State of Maine: Hancock County towns share housing crunch burden



Hancock County towns are different in many ways. They are coastal and inland, with populations ranging from over 8,000 to just a few dozen. Ellsworth has a city center that serves the whole county, while other municipalities have almost no commercial activity. But many towns share the same problem: Housing.

Back in the day, Mainers who had one would move to camp and rent out their house for the summer. Rental money augmented their income, and they remained for all purposes year-round residents of their towns. No harm, no foul. Then platforms such as Airbnb and VRBO encouraged more short-term use of what was once residential housing, accelerated both on the coast and inland by the pandemic.

Vacation rentals became so lucrative that properties were quickly bought up for that purpose. That made even more of a dent on year-round housing. Next was investors from away, some of whom had never set foot in a Hancock County town, buying multiple properties for vacation rental use only. The aggregate of various types of vacation rentals has made it notoriously difficult to find a year-round home in many parts of Maine. And if you can find one? Good luck affording it.

Deer Isle’s Island Nursing Home, built to make it possible for Deer Isle/Stonington seniors to stay on their island even if they could no longer live independently, closed last October after 40 years serving the community. Housing for 60 seniors vanished. The insurmountable problem, amplified by COVID, was finding and retaining staff.

Lack of affordable housing was cited as part of the dilemma. The chair of a task force organized to explore reopening the nursing home put the community on notice that it would need local cooperation with housing availability and affordability to get the job done.

Maine Housing’s Homeowner Affordability Index for 2019 shows every town in Hancock County underwater – having a median income that would not support a median home price – except five: Ellsworth, Winter Harbor, Penobscot, Orland and Sullivan. Would-be buyers who have decided to bite the bullet and pay more for a house than they ever thought they would find themselves outbid by others making offers well above the asking price.

In Blue Hill, a businessman who owned several properties and was purchasing another was thinking about “the impact the housing shortage is having.” That was three years ago. Matters have not improved since then. One Swan’s Island native said all available housing stock out there had been bought up, mostly by people from out of state, “and now they’re starting on the land.” Acadia National Park Superintendent Kevin Schneider called housing “a huge issue for us.” In 2019, CEO Katy Longley of Bar Harbor’s Jackson Laboratory said, “The biggest issue I’ve seen is the housing crisis.”

MDI schools are losing students due to the lack of year-round housing. Families are reported to be living in campgrounds through the fall, shifting to winter housing when the tourists depart. The median home value on MDI in July 2021 was $430,000. The median asking price was $657,000. MDI towns are also struggling to fill public safety positions for police, fire and other emergency services. If you can’t afford to live on the island, why undertake the commute to work there when there are departments closer to home also looking for help?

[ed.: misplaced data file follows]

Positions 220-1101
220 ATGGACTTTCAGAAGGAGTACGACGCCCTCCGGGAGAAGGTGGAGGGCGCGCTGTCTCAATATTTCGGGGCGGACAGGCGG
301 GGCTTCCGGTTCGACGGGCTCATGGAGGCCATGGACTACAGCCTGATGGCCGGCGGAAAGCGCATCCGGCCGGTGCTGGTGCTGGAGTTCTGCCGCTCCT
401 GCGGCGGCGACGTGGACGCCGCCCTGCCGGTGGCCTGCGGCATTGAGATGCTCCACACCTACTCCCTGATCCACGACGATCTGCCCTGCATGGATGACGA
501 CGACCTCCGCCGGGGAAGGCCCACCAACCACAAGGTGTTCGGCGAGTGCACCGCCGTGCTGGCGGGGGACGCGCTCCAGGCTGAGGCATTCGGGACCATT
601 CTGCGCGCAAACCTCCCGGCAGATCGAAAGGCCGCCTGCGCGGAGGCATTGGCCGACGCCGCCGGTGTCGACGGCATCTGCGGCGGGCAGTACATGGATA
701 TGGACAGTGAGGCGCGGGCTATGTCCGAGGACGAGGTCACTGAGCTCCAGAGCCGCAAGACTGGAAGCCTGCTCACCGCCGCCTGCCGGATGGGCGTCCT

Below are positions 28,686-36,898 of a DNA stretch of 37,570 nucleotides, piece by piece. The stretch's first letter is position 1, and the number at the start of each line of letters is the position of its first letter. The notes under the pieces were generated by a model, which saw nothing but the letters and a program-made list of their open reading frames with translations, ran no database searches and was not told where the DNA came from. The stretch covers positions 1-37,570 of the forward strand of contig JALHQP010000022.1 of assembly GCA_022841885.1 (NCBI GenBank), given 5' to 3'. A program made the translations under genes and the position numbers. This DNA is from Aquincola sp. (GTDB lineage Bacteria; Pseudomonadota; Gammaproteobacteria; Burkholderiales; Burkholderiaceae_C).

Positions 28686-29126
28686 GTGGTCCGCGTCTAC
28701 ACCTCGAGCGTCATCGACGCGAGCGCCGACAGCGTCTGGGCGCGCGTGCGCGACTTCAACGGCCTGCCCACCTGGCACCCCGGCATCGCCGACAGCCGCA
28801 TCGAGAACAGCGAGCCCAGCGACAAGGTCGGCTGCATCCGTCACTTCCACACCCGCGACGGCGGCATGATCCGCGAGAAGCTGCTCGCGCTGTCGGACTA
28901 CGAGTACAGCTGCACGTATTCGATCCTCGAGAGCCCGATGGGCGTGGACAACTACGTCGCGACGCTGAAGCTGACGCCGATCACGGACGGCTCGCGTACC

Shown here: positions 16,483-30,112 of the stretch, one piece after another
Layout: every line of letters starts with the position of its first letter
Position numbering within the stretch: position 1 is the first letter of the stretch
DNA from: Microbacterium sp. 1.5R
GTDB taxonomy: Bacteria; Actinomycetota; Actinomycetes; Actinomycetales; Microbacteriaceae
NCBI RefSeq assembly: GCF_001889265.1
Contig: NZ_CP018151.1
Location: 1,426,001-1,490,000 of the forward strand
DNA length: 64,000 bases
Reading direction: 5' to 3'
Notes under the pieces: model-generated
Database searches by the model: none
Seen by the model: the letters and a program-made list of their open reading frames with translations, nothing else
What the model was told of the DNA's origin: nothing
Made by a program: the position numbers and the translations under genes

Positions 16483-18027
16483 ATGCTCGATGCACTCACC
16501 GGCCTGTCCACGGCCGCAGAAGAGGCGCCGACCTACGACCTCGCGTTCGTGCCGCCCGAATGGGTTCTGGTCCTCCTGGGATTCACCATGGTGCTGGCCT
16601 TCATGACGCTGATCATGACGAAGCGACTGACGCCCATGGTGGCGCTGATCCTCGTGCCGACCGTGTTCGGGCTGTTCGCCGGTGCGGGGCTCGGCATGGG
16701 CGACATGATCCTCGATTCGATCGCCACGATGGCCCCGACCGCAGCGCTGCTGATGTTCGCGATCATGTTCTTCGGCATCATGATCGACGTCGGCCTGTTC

Maine is not unique. Rhode Island legislators are working on 11 bills to mitigate their housing crisis. In Vermont, property transfer data shows a 38 percent increase in out-of-state buyers between 2019 and 2020. The median price for a Vermont home is about $100,000 more than a family making the median income can afford.

The city of Ellsworth is land-rich, the biggest municipality in Maine. For over a decade, the city has been retooling everything from zoning ordinances to housing infrastructure (sewer and water) and has permitted several hundred new units with a mix of single-family, duplex and multi-unit dwellings. It is still not enough.

This year, Maine House Speaker Ryan Fecteau introduced a bill to improve housing availability and affordability. The bill would implement the work of a legislative housing commission that Fecteau chaired. Much of the bill targets municipal zoning that is thought to curb housing development.

Maine municipalities recognize the problem, but they are disconcerted by Fecteau’s proposed solution. Kate Dufour, advocate for the Maine Municipal Association who was also a member of the housing study commission, says Fecteau’s bill undermines local control, a cardinal sin against Maine home rule. Some legislative Republicans prefer a market-based solution over a regulatory one.

Maine municipal officials recognize that denser development, long restricted in many small towns, is essential to affordability and helps with transportation challenges. However, they would like the opportunity to devise solutions of their own making rather than have rules imposed by the state.

Jill Goldthwait worked for 25 years as a registered nurse at Mount Desert Island Hospital. She has served as a Bar Harbor town councilor and as an independent state senator from Hancock County.

 

 

Jill Goldthwait

Jill Goldthwait

Jill Goldthwait worked for 25 years as a registered nurse at Mount Desert Island Hospital. She has served as a Bar Harbor town councilor and as an independent state senator from Hancock County.

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